I first learnt about The Giving Tree by Shel Silverstein a month or so ago when I read this article on Medium. A few days later I saw two copies of the book in the library. I wondered if I should grab one for D, then decided against it, remembering how the tale wrenches tears from even the hardest hearts. When we came back home, I strongly regretted my decision that precluded D from making a choice. The next time we came to the library, I looked for the book. It was not there. So of course, I now had to have it, and I placed a hold request for it. We read the story for the first time, and for the only time, this past weekend.
The Giving Tree is the tale of a tree that gives her all to make happy a little boy she loves. The story begins innocently enough, with the tree and the boy loving each other’s company. As time goes by, the boy drifts apart, and comes back to the tree, hoping to fulfil other, newer desires each time. And the tree keeps giving. First, the boy, now grown up, wants money, so the tree offers him all her apples to sell in the market. The boy, now a man, then wants to build a house, and the tree offers him all her branches. Finally, the boy, now middle-aged, wants to build a boat, and the tree offers him her trunk and she is reduced to a stump to which the boy, now an old man, returns to rest on. There is a lot of controversy surrounding this story, as to whether it is a tale of selfless or self-destructive love on the part of the tree, or of selfishness on the part of the boy and his perennial unhappiness as he pursues adult trappings and drifts apart from his childhood love, the tree.
The first and only time I read the tale to D, I heard him stifle a sob when the boy takes away the tree’s branches. “The leaves went away,” he cried. When the boy hacks down the tree’s trunk, D let out a long howl. He held out hope till the end of the story, poor thing, and decided the book will make its way back to the library.
The Lorax by Dr. Seuss has a similar but vastly different premise. It is the tale of how capitalist greed destroys nature; only, in this tale, the capitalist regrets his actions. It is about the narrator (in second person) who arrives on the Street of the Lifted Lorax, and encounters the Once-ler who tells him the story of the Lorax. The Once-ler recalls how he arrived at this place and was so taken with the Truffula Trees that he cut them down and used them to knit soft fabrics he calls Thneeds. The Lorax tries to reason with him at every step, but the Once-ler keeps expanding his business until there are no more Truffula Trees left to be hacked down, and the Brown Bar-ba-loots and Humming-Fish and Swomee-Swans all emigrate … and so does the Lorax eventually.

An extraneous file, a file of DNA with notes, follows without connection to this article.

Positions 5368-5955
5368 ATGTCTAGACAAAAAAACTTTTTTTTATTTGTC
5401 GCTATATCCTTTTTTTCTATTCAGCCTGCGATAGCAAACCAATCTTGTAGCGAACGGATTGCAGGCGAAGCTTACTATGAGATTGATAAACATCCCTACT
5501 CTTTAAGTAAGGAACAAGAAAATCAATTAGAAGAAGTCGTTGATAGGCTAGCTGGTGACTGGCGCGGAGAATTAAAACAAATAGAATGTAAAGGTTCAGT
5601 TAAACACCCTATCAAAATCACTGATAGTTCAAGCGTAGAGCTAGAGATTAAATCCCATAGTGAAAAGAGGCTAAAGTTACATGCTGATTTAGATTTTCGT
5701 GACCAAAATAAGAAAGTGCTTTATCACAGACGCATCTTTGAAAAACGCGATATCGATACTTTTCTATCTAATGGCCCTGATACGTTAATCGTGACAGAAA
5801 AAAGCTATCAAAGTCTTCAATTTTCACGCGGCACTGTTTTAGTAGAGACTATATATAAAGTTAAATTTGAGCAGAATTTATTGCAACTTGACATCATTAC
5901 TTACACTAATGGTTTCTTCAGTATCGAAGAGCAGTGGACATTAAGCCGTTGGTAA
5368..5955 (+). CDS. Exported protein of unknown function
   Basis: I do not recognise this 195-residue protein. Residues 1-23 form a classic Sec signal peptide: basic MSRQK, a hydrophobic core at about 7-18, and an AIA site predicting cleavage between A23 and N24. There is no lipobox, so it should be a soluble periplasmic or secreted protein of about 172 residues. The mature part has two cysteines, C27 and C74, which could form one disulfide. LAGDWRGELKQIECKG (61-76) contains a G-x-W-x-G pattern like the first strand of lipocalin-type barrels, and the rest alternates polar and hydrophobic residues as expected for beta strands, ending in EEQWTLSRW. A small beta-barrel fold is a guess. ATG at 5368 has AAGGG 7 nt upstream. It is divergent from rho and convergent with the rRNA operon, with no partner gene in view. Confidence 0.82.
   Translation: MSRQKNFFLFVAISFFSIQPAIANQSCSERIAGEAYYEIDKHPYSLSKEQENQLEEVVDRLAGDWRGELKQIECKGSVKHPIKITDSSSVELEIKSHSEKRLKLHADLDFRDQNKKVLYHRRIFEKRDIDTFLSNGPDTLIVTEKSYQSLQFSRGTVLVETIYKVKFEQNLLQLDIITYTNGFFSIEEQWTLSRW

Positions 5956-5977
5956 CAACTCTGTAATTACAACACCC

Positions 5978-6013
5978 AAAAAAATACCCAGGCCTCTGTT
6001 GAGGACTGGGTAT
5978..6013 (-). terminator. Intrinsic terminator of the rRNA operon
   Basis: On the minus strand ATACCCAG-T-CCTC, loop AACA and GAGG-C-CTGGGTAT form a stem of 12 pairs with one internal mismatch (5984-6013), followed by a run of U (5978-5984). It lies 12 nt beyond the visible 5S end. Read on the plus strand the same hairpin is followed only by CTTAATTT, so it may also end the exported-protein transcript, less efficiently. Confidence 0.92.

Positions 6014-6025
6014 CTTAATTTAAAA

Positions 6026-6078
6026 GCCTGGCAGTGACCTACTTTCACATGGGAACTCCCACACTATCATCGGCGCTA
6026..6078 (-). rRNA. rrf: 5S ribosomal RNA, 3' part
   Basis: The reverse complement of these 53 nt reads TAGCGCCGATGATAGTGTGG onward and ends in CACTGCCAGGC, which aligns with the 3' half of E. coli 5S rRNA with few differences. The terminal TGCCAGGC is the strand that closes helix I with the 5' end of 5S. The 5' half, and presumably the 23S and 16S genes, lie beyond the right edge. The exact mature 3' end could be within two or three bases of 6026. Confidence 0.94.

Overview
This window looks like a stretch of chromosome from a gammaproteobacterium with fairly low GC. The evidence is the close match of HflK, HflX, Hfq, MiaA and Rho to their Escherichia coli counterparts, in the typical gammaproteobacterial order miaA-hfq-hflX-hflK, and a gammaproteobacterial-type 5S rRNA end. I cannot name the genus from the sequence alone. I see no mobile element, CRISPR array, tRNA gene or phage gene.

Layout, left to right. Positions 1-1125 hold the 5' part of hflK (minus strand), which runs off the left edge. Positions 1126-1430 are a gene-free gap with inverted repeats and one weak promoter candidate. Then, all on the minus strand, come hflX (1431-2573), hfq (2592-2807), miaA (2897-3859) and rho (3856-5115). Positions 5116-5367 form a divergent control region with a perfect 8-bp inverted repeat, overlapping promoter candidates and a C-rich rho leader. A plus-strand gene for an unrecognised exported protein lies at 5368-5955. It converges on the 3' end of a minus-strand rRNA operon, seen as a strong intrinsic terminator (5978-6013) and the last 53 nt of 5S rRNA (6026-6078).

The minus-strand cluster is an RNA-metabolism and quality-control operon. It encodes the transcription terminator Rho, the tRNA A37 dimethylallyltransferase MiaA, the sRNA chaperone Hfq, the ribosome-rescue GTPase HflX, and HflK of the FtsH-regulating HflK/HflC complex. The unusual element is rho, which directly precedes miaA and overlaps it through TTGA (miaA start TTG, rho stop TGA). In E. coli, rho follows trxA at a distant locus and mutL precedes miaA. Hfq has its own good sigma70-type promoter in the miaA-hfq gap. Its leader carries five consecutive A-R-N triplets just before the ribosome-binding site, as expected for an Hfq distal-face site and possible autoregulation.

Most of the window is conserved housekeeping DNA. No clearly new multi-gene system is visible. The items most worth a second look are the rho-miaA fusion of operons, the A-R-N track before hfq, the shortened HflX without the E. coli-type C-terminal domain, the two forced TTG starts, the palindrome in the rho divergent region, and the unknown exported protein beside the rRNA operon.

The instant the first tree was hacked down, D closed the book and decided that we needed to return it to the library. This morning, I read the entire tale, and when I learnt that it ends with the Once-ler regretting his decisions and handing the narrator the last Truffula seed so that he can regrow the trees and the forest and hopefully coax all the creatures and the Lorax to return, I asked D if he’d like to read it until the end. D agreed, stuck to the end of the tale, and decided he didn’t like it. So back this one goes to the library.
D is the child who cried the first time I sang to him Annie’s Song, Somewhere Over the Rainbow, and Colours of the Wind, although he didn’t ask me to stop singing … his head was buried in my shoulder, so I didn’t even realise he was weeping until he sniffed loudly at the end. This is perhaps the first time he has shed tears on reading a book.
Earlier this evening, he saw the two books lying about on his shelf, and firmly restated that these are going back to the library. At least, the sight of them does not break his heart again, so he’s definitely made of sturdier stuff than I am!